During fall 2008, an evening Hawaiian Studies 107 class at the University of Hawaiʻi at Mānoa drew campus administrators, faculty and community leaders to study Hawaiian language and culture. Enrolled were three longtime friends—Mānoa Chancellor Virginia Hinshaw and sisters Judith Pyle, a business executive and UH Foundation trustee, and Mary Ann Belke, a retired business executive.
The trio joined the class at the Hawaiʻinuiākea School of Hawaiian Knowledge because of their deep, abiding interest and commitment to the Native Hawaiian culture. The course also introduced Pyle to Maenette Benham, a Native Hawaiian educator who had just taken the helm as inaugural dean of Hawaiʻinuiākea.
Remembers Benham: “I began to build a relationship with Judy over time—she learning more about me and the school, and I learning more about her career, her passions and her love of Hawaiian music and Niʻihau shell jewelry.”
The deepening friendship bonded the three women—dean, chancellor and philanthropist—and blossomed into a grand idea. Pyle and her husband, attorney Wayne Pitluck, approached Hinshaw and Benham with a proposed endowment of significant magnitude in 2011.
“I was originally thinking of making this gift through my estate plan,” says Pyle, “but I became so excited about the impact it could have, I wanted to make it during my lifetime so I could see it in action.”
On June 29, Pyle announced a $2 million pledge to establish an endowed dean’s chair at the school, facilitated by another woman leader on campus, UH Foundation President and CEO Donna Vuchinich. The fund will have major impact in building a “knowledge well of Hawaiian knowing,” as Benham puts it, by supporting the revitalization of Hawaiian ʻōlelo (language) and culture and disseminating and preserving Native Hawaiian knowledge.
More specifically, the pledge will fund three areas of development—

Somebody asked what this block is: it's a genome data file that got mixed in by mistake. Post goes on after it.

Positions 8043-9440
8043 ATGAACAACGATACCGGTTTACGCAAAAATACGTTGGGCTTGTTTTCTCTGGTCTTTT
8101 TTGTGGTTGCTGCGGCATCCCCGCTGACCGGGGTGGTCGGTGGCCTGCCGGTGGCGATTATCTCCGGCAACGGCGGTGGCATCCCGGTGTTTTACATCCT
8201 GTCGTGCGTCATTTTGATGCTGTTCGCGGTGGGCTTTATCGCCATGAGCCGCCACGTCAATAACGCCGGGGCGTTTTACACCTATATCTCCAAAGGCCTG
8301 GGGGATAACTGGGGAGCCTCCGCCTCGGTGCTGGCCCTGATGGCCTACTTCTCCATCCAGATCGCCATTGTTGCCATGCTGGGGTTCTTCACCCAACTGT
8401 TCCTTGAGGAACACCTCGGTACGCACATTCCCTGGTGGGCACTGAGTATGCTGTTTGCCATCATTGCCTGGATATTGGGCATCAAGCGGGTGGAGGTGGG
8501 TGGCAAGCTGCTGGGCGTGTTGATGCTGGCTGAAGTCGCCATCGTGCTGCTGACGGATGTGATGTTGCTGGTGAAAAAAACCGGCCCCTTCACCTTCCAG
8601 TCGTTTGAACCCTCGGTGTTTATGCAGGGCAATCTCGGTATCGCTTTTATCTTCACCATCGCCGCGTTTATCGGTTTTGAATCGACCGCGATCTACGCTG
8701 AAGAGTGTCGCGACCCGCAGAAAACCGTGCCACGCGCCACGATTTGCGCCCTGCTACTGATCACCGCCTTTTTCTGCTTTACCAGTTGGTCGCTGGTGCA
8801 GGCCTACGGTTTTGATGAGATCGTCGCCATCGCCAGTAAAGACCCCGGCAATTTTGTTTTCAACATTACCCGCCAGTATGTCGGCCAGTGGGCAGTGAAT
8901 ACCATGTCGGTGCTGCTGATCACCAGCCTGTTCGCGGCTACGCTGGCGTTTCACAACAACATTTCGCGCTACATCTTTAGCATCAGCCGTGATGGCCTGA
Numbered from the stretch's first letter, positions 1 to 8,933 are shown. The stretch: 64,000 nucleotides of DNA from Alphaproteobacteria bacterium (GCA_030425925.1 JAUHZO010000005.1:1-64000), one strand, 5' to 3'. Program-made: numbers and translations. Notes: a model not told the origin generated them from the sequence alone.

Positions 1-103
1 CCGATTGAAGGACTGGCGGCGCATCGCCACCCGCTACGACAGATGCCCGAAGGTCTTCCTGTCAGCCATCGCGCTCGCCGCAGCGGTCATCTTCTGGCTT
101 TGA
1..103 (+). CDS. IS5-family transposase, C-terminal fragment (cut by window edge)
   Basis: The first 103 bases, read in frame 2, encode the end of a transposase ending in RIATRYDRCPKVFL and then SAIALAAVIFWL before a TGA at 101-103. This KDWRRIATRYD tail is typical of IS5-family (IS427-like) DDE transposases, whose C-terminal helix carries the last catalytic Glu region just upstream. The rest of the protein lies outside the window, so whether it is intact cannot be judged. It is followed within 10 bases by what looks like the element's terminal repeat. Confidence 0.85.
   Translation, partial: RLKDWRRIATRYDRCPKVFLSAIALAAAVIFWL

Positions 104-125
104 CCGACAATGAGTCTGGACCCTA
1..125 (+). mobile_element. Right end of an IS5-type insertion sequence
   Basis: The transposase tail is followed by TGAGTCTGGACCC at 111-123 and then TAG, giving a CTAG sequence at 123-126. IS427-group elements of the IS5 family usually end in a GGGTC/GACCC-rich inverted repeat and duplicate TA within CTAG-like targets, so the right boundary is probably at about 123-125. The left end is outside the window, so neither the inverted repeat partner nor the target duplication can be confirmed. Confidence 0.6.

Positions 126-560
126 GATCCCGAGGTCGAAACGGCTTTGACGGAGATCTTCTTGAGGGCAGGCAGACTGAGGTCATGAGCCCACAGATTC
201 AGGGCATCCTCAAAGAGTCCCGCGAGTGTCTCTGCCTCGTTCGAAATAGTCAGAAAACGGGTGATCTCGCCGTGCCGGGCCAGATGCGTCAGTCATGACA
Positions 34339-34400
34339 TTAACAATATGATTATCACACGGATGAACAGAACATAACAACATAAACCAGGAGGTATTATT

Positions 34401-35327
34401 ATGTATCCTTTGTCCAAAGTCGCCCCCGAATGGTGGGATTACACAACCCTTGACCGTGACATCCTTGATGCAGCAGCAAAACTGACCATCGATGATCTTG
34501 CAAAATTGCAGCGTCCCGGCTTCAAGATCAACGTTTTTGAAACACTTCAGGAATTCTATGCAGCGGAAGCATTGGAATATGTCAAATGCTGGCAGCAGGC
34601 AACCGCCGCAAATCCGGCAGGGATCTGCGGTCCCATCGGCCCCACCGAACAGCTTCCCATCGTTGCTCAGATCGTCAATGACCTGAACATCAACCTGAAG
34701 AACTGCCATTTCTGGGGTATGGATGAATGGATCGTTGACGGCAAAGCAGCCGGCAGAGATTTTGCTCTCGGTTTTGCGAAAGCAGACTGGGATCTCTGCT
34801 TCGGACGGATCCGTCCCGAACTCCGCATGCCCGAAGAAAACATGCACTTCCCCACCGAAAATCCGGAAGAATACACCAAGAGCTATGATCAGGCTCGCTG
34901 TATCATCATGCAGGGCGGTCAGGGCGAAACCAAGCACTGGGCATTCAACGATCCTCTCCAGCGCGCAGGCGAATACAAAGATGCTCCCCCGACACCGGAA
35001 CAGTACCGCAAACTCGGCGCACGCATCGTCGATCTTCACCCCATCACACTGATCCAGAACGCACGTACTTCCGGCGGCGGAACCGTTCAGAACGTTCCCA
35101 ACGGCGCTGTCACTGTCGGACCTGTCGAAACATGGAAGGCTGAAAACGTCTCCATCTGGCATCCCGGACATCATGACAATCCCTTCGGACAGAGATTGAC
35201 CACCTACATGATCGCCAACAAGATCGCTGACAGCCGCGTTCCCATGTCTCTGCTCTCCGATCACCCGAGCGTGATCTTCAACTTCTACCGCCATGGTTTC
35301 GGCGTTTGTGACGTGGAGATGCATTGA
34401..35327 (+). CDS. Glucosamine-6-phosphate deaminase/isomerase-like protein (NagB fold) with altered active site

- Ka Waihona A Ke Aloha (the Mele Institute in the Kawaihuelani Center for Hawaiian Language), which will digitize many archived recordings, sheet music and other media
- Hawaiʻinuiākea Publishing, which will publish song books and provide seed money for a book series that will bring Native Hawaiian knowledge to a broad community of scholars, teachers, community leaders and students
- Community engagement, including initiatives in education, land and natural resource management and leadership development
“Our school is unique in that we engage kanaka maoli (indigenous people) and non-kanaka maoli scholars, practitioners, policymakers, community leaders and traditional/cultural leaders to focus their wisdom and skill sets on pressing dilemmas with response to kanaka maoli principles and contemporary sensibilities,” says Benham.
Campus and community reaction to the $2 million gift flowed in with congratulations and overwhelming gratitude, led by the Mānoa chancellor. “Judy has been a very special person in my life for more than 20 years. I know well her wonderful giving nature,” says Hinshaw. “Her generous gift reflects passions that she and I also share—advancing Native Hawaiian culture, supporting women leaders and investing in higher education for Hawaiʻi.”
The only school of indigenous studies at a U.S. research I institution and Mānoa’s youngest school, Hawaiʻinuiākea was established in 2007 and incorporates Kamakakūokalani Center for Hawaiian Studies and Kawaihuelani Center for Hawaiian Language.
Both academic unit offers bachelor’s and master’s degrees serving about 400 students majoring in Hawaiian studies or Hawaiian language. Another 1,600 students take classes within the school to fulfill general requirements for other majors.